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Commentary: Closing Seattle’s public golf courses would hurt underserved demographic the most

Today was a perfect day to enjoy Discovery Park in Seattle: 534 acres of beautiful green space, completely free to the public. Or Green Lake Park or the Japanese Garden. Gasworks Park or Golden Gardens. Magnuson Park or the Kubota Garden.

In fact, I hope everyone had a chance to enjoy one of 412 sites listed under Parks and Recreation areas of the City of Seattle’s website – including hiking trails, biking trails, dog parks, playgrounds and skate parks today.

And now, I think they should close every single one of them. This city is in an affordable housing crisis. Most of these public spaces are completely free to enjoy, in turn draining the city of resources and revenue to maintain them. The city could make hundreds of millions, if not billions, selling all this land to developers, creating desperately needed homes.

People don’t need to hike. To bike. To take their dogs to an off-leash park. To take their kids to a playground. It’s completely unnecessary. Right? Did I sell it?

Because what I just said is as ridiculous a notion as this city commissioning a $104,000 study, specifically targeting the future of 3 1/2 municipal golf courses: Jefferson Park, Jackson Park, West Seattle, and Interbay.

Let’s start by dispelling some knee-jerk reactions, especially ones from the “nobody plays golf anymore” crowd. The study showed that over the past decade, an average of more than 238,000 people played golf every single year at these specific courses. That’s an average of 163 players per day, per course, but that’s based on a year of 365 days of golf-able weather! Go out to any of these public courses or driving ranges on a sunny day, and they’re absolutely packed. In fact, the high volume of traffic on those days actually acts as a deterrent to some golfers in the area.

Let’s also dispel the notion of “elitism." The cheapest way to play golf anywhere in this area is to play a Seattle municipal course.

Jefferson Park and Jackson Park also serve as headquarters for The First Tee of Greater Seattle, which has taught life skills and golf to more than 100,000 children since 2004. According to the organization, 50 percent of those kids are non-Caucasian, 35 percent are girls, and 70 percent of participants receive financial assistance to take part in the program – a program that also pays this city $60,000 every year in rent and course access fees.

Take away any of these courses, and you’re eliminating any access for a demographic this city should be supporting the most. If we’re left with just country clubs with exorbitant membership fees? THAT’S what would support the elitist stigma which is currently untrue.

(And a side-note: how is Jefferson Park, which opened more than a hundred years ago, where legendary golfer Fred Couples grew up – NOT a historical landmark, when the KeyArena roof is, along with more than 400 other individual sites in this city?)

The bottom line is this: According to the study, in 2017, these public courses actually made more in revenue than expenses, if you don’t count a 5 percent contribution to the city’s Park Fund. Let’s say that again: Five percent of all revenue from this city’s courses go to a Park Fund that helps pay for all the other free public spaces in this city. And now you’re going to count that against the golf courses themselves?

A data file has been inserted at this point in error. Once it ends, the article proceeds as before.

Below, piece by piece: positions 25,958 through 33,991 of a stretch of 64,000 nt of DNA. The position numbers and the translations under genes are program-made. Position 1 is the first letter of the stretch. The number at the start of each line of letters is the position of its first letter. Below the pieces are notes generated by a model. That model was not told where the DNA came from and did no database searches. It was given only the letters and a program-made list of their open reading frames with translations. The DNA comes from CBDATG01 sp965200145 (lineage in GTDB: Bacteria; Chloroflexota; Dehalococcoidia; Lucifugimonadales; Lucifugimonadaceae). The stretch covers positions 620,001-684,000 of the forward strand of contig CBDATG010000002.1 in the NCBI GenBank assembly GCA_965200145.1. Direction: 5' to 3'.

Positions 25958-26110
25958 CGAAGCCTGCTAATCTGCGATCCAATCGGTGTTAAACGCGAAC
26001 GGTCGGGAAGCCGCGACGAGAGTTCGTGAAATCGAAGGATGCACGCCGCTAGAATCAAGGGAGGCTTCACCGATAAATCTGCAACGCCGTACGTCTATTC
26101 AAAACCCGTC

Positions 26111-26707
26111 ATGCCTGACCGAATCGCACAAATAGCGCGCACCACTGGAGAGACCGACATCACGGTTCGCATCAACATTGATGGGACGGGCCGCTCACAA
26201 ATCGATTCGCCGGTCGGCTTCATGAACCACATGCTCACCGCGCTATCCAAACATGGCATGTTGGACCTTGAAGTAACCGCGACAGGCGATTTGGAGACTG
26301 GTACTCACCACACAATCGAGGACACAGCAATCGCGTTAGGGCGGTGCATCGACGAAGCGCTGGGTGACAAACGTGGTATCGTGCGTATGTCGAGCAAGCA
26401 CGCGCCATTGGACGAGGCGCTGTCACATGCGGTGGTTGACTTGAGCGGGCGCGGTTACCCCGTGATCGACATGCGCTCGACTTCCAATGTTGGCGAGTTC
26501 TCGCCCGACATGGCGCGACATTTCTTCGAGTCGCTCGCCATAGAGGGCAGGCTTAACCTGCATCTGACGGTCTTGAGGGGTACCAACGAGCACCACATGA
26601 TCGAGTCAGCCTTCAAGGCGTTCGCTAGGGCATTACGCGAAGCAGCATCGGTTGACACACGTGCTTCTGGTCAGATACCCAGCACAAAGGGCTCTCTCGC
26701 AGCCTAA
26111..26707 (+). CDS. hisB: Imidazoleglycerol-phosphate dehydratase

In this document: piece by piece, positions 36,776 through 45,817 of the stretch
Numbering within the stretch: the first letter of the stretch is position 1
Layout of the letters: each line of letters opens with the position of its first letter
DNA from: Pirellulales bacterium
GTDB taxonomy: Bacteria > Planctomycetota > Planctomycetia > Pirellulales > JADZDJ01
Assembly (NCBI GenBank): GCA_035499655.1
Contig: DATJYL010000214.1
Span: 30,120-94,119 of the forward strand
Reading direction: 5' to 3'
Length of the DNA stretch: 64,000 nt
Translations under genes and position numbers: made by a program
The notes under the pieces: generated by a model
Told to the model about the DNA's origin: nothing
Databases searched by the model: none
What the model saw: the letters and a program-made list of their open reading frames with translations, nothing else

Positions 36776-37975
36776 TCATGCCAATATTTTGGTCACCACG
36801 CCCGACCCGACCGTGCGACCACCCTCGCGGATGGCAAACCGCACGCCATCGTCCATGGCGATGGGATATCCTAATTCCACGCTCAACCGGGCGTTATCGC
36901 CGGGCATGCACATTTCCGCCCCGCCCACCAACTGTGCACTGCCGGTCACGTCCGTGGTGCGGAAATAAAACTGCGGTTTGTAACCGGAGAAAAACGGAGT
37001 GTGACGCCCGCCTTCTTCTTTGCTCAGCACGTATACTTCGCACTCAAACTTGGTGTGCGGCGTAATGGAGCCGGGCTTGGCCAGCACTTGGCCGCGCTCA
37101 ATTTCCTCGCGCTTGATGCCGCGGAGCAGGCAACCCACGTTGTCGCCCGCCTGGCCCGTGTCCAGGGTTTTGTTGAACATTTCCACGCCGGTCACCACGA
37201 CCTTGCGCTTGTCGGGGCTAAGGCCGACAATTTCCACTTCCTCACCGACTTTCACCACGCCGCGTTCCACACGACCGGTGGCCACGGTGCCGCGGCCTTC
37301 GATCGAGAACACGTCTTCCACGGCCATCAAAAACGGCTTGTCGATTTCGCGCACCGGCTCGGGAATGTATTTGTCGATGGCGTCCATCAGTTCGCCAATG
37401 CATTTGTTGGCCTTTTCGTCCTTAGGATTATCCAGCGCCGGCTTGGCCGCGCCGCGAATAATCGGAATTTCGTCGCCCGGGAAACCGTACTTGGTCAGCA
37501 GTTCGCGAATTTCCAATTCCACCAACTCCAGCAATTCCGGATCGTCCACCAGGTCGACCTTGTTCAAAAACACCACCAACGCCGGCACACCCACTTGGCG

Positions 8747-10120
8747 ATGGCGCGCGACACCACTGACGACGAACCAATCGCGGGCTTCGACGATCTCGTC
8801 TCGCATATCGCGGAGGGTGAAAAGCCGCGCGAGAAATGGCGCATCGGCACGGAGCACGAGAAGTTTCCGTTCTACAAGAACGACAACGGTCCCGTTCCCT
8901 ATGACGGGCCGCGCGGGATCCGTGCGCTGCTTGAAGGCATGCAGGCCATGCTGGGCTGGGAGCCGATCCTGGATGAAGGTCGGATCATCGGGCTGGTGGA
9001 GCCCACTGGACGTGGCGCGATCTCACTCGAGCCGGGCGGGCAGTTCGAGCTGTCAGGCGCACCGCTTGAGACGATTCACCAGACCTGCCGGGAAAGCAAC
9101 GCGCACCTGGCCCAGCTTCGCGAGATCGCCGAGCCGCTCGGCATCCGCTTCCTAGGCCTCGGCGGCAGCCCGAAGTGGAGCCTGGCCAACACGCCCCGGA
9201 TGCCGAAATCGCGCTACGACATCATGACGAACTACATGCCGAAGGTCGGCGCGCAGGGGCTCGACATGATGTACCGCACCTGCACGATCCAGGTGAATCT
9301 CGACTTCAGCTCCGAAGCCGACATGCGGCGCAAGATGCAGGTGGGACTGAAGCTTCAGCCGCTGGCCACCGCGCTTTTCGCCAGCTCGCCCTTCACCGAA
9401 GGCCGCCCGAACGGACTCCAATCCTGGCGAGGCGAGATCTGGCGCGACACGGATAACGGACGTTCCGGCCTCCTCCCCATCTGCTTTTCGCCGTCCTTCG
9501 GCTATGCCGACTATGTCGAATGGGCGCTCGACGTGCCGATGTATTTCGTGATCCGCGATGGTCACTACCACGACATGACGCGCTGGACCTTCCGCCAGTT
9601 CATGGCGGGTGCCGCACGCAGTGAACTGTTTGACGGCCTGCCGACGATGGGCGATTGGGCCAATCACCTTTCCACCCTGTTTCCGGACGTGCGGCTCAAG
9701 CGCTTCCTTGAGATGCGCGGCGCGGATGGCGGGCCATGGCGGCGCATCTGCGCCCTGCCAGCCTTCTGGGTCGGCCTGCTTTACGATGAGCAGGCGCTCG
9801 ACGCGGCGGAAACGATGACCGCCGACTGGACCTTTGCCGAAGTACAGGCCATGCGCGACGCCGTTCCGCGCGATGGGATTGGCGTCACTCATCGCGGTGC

Then there’s my favorite part of this study: That a major increase in course expenses – a 34 percent increase in concessionaire personnel expenses, in fact – are “attributable to the impact of the City of Seattle’s new minimum wage law under which the concessionaire is increasing wages to meet the requirement to pay a minimum wage of $15 per hour by 2020.”

To be clear, I’m not against raising minimum wage – but when the city looks at these courses as being in the red, part of that reason is directly attributable to its OWN CHANGE IN POLICY - its own decision to raise the minimum wage, and then holding it against the courses themselves.

In a statement to the Seattle Times, Mayor Jenny Durkan defended the study, saying “I think it’s time to take the next step and do an analysis of other ways we can meet the demands of people who want to be outdoors and golfing, and what other functions those golf courses might do for the city of Seattle and the city in the future.”

To be clear, nothing has been decided yet. But to even broach the notion should cause concern. Because we’ve seen ideas be floated before as part of an agenda that, before you know it, has held a few scarcely-advertised community meetings and all of a sudden is an actual piece of legislation sitting in front of the city council.

According to the Seattle Times, Portland has six municipal golf courses. Spokane has five. Seattle – bigger than both cities – has just 3.5.

In the end, if you get rid of any of them, they’re gone forever. You won’t get them back. And you’re doing a major disservice to families and to children especially, depriving opportunities for an underserved demographic the most.

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